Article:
What's the story?

Twin stand-up comedians Kenny and Keith Lucas (aka the Lucas Brothers) take their material to the world of animation in LUCAS BROS. MOVING CO., the story of their cartoon alter egos, Kenny (voiced by Kenny) and Keef (Keith), and the exploits of their new business. The acquisition of their uncle's van prompts them to start a moving company in their hometown of Greenpoint, but, despite their assurances otherwise, the guys' combined lack of brawn impedes their solitary success. When jobs call for more than they can handle, they call in reinforcements of various shapes and sizes, which always leads to outrageous results.

Is it any good?

Somewhat like the Seinfeld phenomenon that made a show about nothing hilariously funny, Lucas Bros. Moving Co. revolves around the relative nothingness of Kenny and Keef's life with surprisingly amusing results. Not a lot is accomplished in the span of an episode, yet there are multiple opportunities to chuckle over the guys' super chill approach to solving problems. You've been hired to move an oak bed that's too heavy? No problem. Just dial up a few pro wrestlers to duke it out for the job, then sit back and watch the show.

Make no mistake about it: This is mindless entertainment. There are no subtle themes nor any clever satire to be had here. It's literally a story about two guys and their moving van, and their laid-back mannerisms aren't surprising given their affinity for pot. As far as older teens go, though, this is pretty tame stuff.

Talk to your kids about ...

  • Families can talk about this show's appeal. Who is it hoping to attract? Do you think it's better appreciated by viewers familiar with the Lucas Brothers' stand-up material?

  • Is this show trying to be a commentary on some aspect of society? What do the guys' attitudes suggest about work ethic in general? Do you ever find this kind of attitude to be true among your peers?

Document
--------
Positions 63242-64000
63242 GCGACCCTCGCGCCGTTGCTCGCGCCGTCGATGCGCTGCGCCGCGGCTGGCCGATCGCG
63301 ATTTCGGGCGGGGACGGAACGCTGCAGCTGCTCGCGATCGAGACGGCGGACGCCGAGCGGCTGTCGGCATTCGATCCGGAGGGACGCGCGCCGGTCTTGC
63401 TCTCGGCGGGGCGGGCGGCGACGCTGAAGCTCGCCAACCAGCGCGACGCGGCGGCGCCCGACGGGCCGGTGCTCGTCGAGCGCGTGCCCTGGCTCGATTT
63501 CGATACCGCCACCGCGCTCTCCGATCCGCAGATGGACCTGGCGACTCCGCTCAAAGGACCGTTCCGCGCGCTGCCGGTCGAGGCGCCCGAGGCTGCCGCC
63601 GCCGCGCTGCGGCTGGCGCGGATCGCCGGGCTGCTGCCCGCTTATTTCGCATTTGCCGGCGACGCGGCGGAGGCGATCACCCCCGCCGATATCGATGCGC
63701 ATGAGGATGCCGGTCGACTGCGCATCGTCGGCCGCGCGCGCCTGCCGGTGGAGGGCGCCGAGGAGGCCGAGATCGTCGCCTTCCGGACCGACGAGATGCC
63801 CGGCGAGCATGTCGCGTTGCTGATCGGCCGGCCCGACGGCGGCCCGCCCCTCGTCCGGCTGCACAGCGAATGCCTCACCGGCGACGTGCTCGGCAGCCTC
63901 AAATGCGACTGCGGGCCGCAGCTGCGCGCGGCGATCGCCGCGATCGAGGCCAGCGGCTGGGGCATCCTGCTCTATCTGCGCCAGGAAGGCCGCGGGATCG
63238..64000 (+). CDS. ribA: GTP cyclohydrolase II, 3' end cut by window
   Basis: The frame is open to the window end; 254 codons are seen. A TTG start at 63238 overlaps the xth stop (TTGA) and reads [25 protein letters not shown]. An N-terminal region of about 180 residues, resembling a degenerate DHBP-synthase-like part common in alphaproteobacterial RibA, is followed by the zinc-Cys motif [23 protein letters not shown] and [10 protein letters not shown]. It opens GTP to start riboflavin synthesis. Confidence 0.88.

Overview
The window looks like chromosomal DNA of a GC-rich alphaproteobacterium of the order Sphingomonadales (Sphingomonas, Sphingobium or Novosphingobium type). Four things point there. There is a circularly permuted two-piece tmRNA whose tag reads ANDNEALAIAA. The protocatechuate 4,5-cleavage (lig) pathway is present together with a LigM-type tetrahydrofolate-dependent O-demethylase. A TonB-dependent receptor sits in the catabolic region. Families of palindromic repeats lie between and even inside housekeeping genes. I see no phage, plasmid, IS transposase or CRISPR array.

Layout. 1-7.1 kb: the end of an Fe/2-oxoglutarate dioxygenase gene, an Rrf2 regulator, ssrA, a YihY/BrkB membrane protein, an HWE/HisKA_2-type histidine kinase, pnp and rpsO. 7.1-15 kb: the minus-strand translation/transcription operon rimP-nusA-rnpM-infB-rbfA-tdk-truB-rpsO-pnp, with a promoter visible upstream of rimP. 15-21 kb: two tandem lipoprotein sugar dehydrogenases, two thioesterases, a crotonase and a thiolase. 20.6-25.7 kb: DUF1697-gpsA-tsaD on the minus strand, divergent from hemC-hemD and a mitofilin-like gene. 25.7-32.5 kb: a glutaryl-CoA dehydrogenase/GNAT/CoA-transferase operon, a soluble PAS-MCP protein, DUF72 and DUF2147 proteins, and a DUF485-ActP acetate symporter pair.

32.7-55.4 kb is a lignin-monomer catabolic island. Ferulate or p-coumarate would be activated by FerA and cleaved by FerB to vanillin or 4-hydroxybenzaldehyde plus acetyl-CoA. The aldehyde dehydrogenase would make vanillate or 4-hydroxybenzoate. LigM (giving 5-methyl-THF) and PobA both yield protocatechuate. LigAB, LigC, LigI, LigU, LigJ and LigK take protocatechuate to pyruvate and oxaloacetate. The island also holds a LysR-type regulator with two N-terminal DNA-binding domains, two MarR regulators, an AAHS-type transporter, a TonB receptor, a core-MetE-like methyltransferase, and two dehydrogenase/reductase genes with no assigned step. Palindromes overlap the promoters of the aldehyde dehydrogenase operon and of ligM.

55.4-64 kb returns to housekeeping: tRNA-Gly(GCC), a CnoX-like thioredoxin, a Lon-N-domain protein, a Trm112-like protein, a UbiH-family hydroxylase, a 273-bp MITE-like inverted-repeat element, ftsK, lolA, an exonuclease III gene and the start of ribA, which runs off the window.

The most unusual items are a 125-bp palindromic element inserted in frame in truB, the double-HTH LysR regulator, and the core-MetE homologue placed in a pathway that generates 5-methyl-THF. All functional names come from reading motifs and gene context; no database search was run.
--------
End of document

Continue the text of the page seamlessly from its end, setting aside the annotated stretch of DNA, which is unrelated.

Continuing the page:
• Teens: How would this show's effect be different if it featured a live-action cast? Would the same material be more or less comical in their hands than it is in animation? What kinds of content can animators get away with more easily than actors in live-action shows can?

TV details

Our editors recommend

For kids who love comedy

Themes & Topics

Browse titles with similar subject matter.

Common Sense Media's unbiased ratings are created by expert reviewers and aren't influenced by the product's creators or by any of our funders, affiliates, or partners.

See how we rate

Streaming options powered by JustWatch

About these links

Common Sense Media, a nonprofit organization, earns a small affiliate fee from Amazon or iTunes when you use our links to make a purchase. Thank you for your support.

Read more

Our ratings are based on child development best practices. We display the minimum age for which content is developmentally appropriate. The star rating reflects overall quality.

Learn how we rate